27 System Users (5) SSH (22), SFTP (115), MYSQL+SSL (3306) Developers (manage application, maintain and backup database): 2 SSH SSH (22) SFTP System administrators (manage servers): 2 MYSQL Apache (80), Apache+SSL (443) Public (browse web site, buy stuff): 1 BILLION Store administration (manage store): 4 Marketing department (manage web site): 1 Services APACHE
28 Entry Points (1) On the network level, each service represents one entry point. Implement firewall restrictions to allow only what is absolutely necessary: External firewall (hosting company). Host firewalls (iptables on Linux). Leave no trust between two internal servers either, only let port 3306 through.
29 Entry Points (2) Threat: possible compromise through vulnerabilities in Apache, SFTPD, SSHD, and MySQL. Mitigation: Prevent access to nonessential services (SFTPD, SSHD, MySQL). Option: buy an expensive hardware firewall.
30 What the Public Now Sees (1) APACHE Store Apache (80), Apache+SSL (443) Public (browse web site, buy stuff): 1 BILLION Two of four services are not needed to be accessed by the public. But the firewall cannot do any better than this. Store Admin Web Site CMS Admin
31 Attack Surface Reduction (1) APACHE Store Apache (80), Apache+SSL (443) Public (browse web site, buy stuff): 1 BILLION Using Apache access control to allow access only to a small subset of IP addresses Store Admin Web Site CMS Admin
32 Attack Surface Reduction (2) APACHE Attack surface reduction Store Store Admin APACHE1 Store APACHE2 Store Admin Web Site CMS Admin Web Site CMS Admin Services split to two IP addresses. We can now use the firewall again.
33 What the Public Now Sees (2) APACHE1 Apache (80), Apache+SSL (443) Store Public (browse web site, buy stuff): 1 BILLION Web Site
34 Entry Points (4) Threat: possible compromise through vulnerabilities in Apache. Mitigation: Keep Apache up-to-date: Automated patching (use binary Apache) Manual patching (build Apache from source)
35 Entry Points (5) Threat: possible compromise through Apache misconfiguration. Mitigation: Configuration management. Mitigation: Regular independent configuration assessments.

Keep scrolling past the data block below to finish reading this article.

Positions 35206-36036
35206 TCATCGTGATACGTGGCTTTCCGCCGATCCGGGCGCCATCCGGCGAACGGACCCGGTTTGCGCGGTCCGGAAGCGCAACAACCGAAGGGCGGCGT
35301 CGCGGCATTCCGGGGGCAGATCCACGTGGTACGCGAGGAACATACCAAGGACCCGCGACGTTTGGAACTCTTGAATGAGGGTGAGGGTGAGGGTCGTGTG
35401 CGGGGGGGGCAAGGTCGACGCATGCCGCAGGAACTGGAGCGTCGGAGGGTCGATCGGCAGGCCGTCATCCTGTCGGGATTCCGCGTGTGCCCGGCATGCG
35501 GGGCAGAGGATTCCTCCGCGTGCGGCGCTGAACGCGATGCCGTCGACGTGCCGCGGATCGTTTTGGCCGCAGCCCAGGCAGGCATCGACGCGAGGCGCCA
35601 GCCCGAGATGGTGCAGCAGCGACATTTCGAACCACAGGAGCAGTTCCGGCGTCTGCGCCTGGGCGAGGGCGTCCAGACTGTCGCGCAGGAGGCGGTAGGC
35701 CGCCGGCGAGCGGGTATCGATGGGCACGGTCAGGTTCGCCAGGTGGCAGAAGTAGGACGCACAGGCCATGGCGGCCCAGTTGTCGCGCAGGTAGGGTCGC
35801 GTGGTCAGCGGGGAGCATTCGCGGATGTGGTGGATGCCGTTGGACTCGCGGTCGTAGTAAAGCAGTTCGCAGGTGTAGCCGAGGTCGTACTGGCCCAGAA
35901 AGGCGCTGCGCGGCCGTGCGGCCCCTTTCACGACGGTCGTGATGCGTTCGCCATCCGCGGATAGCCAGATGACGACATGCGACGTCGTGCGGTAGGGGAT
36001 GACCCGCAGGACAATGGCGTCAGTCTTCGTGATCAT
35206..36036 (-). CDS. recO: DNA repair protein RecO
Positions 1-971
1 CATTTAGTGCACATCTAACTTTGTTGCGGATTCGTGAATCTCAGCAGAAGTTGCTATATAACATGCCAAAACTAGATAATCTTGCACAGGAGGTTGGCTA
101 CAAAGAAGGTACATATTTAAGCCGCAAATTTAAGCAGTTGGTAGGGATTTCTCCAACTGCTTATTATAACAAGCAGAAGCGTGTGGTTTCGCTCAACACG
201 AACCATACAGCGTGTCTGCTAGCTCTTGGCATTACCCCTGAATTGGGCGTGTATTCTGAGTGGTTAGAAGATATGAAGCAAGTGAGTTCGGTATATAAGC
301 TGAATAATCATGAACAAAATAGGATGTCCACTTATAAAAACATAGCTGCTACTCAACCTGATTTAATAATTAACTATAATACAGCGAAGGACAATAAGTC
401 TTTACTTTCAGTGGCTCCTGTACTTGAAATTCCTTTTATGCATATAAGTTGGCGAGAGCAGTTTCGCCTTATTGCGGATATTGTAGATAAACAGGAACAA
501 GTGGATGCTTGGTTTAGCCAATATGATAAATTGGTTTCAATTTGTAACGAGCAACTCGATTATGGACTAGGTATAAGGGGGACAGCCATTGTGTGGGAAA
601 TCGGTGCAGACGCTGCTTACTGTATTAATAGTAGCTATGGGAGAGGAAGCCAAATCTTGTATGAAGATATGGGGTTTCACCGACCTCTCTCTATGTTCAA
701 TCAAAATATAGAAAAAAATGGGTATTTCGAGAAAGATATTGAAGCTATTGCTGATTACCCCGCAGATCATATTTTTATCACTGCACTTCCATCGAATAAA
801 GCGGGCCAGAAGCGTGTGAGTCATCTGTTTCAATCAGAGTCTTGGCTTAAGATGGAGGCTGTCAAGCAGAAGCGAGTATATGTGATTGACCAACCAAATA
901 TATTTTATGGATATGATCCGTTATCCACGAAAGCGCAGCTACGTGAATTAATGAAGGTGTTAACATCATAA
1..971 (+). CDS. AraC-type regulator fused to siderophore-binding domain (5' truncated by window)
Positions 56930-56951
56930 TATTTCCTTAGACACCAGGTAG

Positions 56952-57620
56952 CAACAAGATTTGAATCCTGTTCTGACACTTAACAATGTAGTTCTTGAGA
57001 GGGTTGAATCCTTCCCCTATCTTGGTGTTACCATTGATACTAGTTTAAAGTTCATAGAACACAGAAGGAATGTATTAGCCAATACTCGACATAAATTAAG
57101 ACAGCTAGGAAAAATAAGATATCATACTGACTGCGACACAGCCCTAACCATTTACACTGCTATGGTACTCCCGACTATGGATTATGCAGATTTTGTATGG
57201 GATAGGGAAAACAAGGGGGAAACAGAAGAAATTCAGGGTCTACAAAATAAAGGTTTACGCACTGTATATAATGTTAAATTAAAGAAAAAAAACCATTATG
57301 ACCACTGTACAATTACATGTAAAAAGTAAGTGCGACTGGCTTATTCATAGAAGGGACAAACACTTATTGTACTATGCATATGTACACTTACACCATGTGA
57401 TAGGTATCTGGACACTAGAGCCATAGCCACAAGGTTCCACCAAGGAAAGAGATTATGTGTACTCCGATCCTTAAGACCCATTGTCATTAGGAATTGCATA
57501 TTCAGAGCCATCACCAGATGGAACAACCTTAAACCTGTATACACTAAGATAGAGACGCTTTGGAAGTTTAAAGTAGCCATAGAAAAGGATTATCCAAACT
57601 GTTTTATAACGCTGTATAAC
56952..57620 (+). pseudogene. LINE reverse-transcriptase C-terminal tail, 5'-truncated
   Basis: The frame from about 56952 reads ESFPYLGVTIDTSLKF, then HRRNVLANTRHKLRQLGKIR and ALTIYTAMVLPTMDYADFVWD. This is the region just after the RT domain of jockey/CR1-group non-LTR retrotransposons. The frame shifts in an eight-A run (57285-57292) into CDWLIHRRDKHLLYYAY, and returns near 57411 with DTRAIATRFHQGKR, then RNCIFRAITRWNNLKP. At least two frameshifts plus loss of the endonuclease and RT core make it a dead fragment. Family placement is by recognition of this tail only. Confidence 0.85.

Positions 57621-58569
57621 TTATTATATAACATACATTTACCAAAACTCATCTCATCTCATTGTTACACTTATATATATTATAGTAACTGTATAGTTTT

36 Entry Points (6) Threat: possible compromise through unmitigated Apache problems. Mitigation: Put Apache in jail. Mitigation: Implement integrity validation. Mitigation: Implement kernel patches (e.g. grsecurity).
37 Remaining Assets (1) Threat: Adversary accesses the credit card database. Mitigation: Do not store credit cards online, or store them using public-key encryption. (We lowered the value of the asset.) Mitigation: Document policy on the web site.
38 Remaining Assets (2) Threat: Source code stolen. Mitigation: Do not keep the source code online, compile PHP pages before uploading. (Again, we lowered the value of the asset.)
39 Threat That Remains Threat: Compromise through a vulnerability of the application. This opens a door to a new threat modelling sub-model: web application security. Mitigate from the outside. Treat the application as a black box, and look where action gets out.
40 Web Application Model Input Validation Error SQL Injection Web Client Web Server Application Database Server Cross-site Scripting R W X File system Command Execution File Disclosure Privilege Escalation
41 Security Categories Data validation and transformation Authentication and authorisation Sensitive data transport and storage Session management Fault management Auditing and logging
42 Fix Filesystem Permissions Do not allow read access prevents file disclosure. Do not allow write access prevents privilege escalation. Do not have binaries or a compiler around prevents command execution.
43 Screen System Boundaries If you can t fix the application focus on libraries that interact with external systems. Screen database queries. Screen external command execution. Screen file system operations.
44 Examine Attack Paths Web site All paths lead to the database, which is used by all four applications! Customers Apache 1 Store Database Server Staff Apache 2 CMS Admin Store Admin Two web servers are isolated from each other to contain intrusion.
45 Central Database Mitigation Have four database accounts, each with different access level. Or, deploy a separate database engine for the CMS application (web site).
46 Final Mitigation Activities Know when you are compromised Activity monitoring Integrity Validation Intrusion Detection Have off-site backups and disaster recovery procedures!
47 Where To Go From Here Chapter 3 of Improving Web Application Security: Threats and Countermeasures (free download). Chapter 4 of Writing Secure Code. If you are a programmer, read Threat Modeling. Use the free threat modelling tool from Microsoft. More here: archives/2006/01/threat_modellin.html
48 Questions? Thank you! Download this presentation from